In most of the startups I have worked in for the past ten years, I've been involved in the interviewing process. I never really got a good feel for candidates when asking them questions that they could answer if they simply studied a book. These questions are good for simple screening, but not when the candidate is already in their third interview (as it happened with me with one company).

Out of all the interviewing techniques that I've seen others employ, I have two techniques that I like using, and they were great indicators of the candidate's ability to perform for the company. The first one is to ask them to talk about a recent project they have worked on as if we were going to be working on that project and were starting from scratch. This question is great because it allows the interviewer to notice a lot of things that coding exercises probably won't reveal. Is the candidate passionate about his work? Do they not only mention what went well, but also what went wrong? Can they mention a few things they would change now if they could? It's an open-ended question that seems a bit hard to fake. It also gives a feel for how they can fit culturally. If they bash their former company or co-workers while talking about this, that's a red flag to me.

The other technique I like is asking the candidate to build something (outside of the interview, on their own time) related to the position they're interviewing for, but having very few specific guidelines. For example, at the previous startup I worked for, we gave front-end engineering candidates an API endpoint to pull in certain data and asked them to implement something with it. The only guidelines were to pull that data from the API endpoint and put their work repository somewhere where we could access the history. Everything else - their choice of tools, how they displayed the data, what they did with that data - was entirely up to them. It has the drawback of taking up the candidates time (which kind of sucks when they're offered no compensation for it), but the task should be short enough, about four hours for someone who knows what they're doing. This is great because it shows people actually doing real work, and quickly shows who goes the proverbial "extra mile".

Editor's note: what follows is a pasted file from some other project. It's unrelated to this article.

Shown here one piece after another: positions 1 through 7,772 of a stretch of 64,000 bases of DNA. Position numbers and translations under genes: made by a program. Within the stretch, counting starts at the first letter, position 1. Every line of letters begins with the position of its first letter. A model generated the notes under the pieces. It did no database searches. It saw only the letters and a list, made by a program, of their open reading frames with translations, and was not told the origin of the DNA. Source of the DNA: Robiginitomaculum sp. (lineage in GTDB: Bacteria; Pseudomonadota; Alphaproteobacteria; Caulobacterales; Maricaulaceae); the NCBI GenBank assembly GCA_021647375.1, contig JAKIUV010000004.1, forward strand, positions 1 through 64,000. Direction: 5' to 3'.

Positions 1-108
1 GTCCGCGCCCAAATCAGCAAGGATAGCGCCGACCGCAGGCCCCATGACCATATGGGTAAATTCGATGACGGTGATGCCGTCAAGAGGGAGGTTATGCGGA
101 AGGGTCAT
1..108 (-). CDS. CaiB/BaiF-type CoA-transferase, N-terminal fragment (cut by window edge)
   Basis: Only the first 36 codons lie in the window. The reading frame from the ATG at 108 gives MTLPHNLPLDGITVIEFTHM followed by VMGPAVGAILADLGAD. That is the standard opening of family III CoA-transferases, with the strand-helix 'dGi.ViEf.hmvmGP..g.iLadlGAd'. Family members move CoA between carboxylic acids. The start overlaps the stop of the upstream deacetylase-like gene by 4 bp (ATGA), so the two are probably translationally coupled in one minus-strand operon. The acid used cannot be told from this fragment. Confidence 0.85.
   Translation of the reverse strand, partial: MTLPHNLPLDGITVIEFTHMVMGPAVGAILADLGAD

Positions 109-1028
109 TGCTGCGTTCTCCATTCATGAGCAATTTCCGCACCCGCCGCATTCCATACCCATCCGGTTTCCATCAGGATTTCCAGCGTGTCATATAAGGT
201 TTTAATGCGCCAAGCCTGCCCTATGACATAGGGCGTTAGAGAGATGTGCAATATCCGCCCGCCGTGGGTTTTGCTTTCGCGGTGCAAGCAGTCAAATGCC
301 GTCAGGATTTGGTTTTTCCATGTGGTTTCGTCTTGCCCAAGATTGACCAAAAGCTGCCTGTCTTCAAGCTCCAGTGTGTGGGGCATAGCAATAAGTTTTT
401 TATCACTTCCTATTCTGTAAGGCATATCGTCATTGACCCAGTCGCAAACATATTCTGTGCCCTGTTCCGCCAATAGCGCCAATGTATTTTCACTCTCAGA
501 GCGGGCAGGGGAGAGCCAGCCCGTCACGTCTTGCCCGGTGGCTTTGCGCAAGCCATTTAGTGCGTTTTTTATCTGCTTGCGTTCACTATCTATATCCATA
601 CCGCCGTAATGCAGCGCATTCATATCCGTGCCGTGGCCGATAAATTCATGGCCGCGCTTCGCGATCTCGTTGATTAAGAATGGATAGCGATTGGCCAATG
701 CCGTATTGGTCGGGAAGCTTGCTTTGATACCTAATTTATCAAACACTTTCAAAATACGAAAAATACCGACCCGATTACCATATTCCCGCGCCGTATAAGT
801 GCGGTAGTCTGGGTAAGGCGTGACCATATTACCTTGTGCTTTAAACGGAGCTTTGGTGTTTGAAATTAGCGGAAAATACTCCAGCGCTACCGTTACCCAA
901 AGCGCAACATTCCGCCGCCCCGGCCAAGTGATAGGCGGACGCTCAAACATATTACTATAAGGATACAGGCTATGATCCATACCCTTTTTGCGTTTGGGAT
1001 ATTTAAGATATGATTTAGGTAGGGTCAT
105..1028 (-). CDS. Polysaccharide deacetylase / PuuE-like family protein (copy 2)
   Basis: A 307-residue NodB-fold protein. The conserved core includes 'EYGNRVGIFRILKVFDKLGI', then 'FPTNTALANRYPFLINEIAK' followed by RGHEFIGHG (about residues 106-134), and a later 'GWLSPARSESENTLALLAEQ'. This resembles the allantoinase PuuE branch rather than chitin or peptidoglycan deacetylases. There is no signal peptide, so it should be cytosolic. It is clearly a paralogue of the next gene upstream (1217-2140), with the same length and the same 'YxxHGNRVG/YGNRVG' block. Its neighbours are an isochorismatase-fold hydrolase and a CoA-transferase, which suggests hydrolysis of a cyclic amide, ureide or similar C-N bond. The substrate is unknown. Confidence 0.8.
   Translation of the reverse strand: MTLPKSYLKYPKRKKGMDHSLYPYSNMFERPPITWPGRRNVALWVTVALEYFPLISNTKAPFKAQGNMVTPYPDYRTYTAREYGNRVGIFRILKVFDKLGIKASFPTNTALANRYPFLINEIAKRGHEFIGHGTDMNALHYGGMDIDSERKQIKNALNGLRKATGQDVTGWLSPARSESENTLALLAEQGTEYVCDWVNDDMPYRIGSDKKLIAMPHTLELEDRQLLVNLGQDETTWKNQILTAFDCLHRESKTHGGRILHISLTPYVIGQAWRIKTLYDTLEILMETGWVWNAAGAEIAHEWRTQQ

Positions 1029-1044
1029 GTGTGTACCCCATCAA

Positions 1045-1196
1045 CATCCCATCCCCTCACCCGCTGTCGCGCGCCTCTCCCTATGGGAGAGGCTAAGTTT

None of the companies I interviewed at employed these techniques, nor any others that can more accurately measure how I would work in a real working environment, like pair programming on a real business problem (although I do have to thank them for not asking me to answer insane "brainteasers"). That's why I've been getting offers now. Those extending offers have proof that I can deliver results for their business, which is what really matters for any company. And that's what interviewing should prove. Algorithms don't prove that.

Interviewing is not an easy task, and I'm sure no one has it 100% perfect. Bad hires can always slip in and cost a lot of time and money. But asking questions that don't necessarily prove what someone can do for your business can probably lead to a bad hire down the road while leaving a potentially great hire out.

Written by

Dennis Martinez